It has even welcome screen that must be similar to the one described. Seems like a drop-in alternative, with more noble parentage.
Featured earlier here:
Read the license, decide whether you want to use the software. I use Eclipse IDE because of it’s Java history and IBM was kind enough to “donate” VisualAge Micro Edition. How do you make money?
Get the source and compile it for the MIT licensed version. 😉
I haven’t read the EULA myself, but your quotes and your interpretation of them seems to be way off.
»Support data. When you engage Microsoft for support, […] and hardware configurations. «
»DATA. […]. There may also be some features in the software that enable you to collect data from users of your applications.«
Maybe we should put away our pitchforks this time.
I really like VSCode. It’s one of my favourites. Thanks for the review!
I’ve been using this editor for a while now and I like it, it has a good plugin ecosystem that includes Perl (perltidy, perlcritic, ctags and the perl debugger), RPM Spec files (rpmlint) as well as syntax highlighters for perl Template Toolkit, TCL, shell, Vagrant, etc. It’s nice that the more advanced features don’t get in the way of it being just a simple syntax highlighting code editor if you don’t want it to, there is no enforced “Project” workflow, and you can learn at your own pace because the searchable command palate and menus show the keyboard shortcuts for each function. The default settings are nicely organized and documented with comments as a JSON file with a simple editor mode for editing your overrides side by side with the defaults.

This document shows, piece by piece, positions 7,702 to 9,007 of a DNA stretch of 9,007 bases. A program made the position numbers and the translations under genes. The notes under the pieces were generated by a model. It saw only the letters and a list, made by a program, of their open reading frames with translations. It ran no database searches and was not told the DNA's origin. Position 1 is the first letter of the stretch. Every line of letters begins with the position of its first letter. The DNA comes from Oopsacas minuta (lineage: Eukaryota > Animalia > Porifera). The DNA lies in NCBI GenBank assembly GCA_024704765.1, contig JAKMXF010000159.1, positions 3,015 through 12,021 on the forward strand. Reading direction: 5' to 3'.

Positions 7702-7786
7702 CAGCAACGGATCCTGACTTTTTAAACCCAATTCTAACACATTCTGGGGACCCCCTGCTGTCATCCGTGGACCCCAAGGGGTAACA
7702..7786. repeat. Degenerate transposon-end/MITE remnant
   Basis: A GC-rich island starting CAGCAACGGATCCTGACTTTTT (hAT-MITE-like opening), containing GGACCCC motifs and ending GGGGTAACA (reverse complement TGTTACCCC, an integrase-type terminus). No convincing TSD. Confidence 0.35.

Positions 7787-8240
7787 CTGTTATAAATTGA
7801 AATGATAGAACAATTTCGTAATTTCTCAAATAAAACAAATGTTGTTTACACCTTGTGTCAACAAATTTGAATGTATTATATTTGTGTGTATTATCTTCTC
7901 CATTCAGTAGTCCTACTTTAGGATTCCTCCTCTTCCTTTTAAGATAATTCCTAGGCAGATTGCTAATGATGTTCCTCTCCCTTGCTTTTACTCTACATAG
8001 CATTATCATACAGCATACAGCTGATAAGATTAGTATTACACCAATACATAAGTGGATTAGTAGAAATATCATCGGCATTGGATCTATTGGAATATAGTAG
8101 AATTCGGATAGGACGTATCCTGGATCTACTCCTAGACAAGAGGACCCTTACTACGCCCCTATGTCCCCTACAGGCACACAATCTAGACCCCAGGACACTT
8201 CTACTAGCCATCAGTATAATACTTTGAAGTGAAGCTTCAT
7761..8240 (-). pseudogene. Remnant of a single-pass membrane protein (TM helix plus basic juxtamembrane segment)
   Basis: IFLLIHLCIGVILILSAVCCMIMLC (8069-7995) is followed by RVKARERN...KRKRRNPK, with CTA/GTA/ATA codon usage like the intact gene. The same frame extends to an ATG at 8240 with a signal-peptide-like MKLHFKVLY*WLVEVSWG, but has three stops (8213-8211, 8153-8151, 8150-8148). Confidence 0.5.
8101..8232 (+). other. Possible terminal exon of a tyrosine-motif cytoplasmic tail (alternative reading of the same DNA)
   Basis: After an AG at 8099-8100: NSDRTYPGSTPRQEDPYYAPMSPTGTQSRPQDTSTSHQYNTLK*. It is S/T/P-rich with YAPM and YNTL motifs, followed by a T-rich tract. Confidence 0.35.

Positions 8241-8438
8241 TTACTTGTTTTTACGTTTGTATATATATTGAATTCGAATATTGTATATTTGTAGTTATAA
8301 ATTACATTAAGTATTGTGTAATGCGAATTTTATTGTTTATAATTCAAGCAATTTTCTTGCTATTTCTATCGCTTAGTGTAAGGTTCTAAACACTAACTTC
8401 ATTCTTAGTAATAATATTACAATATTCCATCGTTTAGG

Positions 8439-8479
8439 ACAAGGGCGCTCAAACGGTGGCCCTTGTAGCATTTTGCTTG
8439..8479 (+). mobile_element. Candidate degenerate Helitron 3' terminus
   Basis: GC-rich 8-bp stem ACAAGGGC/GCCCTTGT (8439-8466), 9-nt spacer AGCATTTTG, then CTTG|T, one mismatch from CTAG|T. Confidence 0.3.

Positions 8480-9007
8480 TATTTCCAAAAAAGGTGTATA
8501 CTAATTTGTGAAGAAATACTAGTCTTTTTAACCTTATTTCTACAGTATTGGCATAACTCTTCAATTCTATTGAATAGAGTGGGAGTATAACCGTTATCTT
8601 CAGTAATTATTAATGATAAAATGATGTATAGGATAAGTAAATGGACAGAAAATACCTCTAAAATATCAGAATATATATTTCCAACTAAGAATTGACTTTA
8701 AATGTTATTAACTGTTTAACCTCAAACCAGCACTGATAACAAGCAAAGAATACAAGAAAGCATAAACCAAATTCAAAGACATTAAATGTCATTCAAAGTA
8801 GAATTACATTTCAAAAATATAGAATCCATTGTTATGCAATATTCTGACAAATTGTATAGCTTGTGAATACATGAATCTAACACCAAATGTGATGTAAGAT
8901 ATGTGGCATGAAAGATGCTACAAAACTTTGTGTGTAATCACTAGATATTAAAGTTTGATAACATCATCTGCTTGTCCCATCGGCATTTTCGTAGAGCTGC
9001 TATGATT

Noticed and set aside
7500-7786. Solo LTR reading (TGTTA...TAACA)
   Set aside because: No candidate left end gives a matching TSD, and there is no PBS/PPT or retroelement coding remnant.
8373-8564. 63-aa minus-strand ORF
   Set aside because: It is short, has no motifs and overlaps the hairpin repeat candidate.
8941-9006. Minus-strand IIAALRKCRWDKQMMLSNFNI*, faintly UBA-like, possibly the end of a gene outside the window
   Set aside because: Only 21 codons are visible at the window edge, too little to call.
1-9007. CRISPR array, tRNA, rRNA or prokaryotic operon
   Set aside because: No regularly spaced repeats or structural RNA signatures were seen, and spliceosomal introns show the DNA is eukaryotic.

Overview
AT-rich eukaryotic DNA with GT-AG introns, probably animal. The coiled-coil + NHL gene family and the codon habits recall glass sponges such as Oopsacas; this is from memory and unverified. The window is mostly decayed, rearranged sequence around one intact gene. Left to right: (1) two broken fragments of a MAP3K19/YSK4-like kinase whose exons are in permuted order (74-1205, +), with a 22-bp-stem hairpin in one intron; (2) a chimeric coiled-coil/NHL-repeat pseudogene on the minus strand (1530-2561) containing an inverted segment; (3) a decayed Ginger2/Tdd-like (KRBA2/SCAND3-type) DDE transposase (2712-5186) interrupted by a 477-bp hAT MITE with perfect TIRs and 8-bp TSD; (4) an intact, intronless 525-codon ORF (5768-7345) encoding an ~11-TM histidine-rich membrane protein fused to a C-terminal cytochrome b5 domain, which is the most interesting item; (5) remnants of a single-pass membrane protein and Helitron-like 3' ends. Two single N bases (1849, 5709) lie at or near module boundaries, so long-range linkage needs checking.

I do not install software that is not in Fedora repositories.
There’s a typo in “Git Support” section: “… can open multiple SCM based repositories and work seamlessly work across them” – work once should be sufficient.
I’ve been using for about a month now, and been really enjoying it.
I see that some people are really annoyed that Microsoft made really decent and useful piece of software for Linux. 😛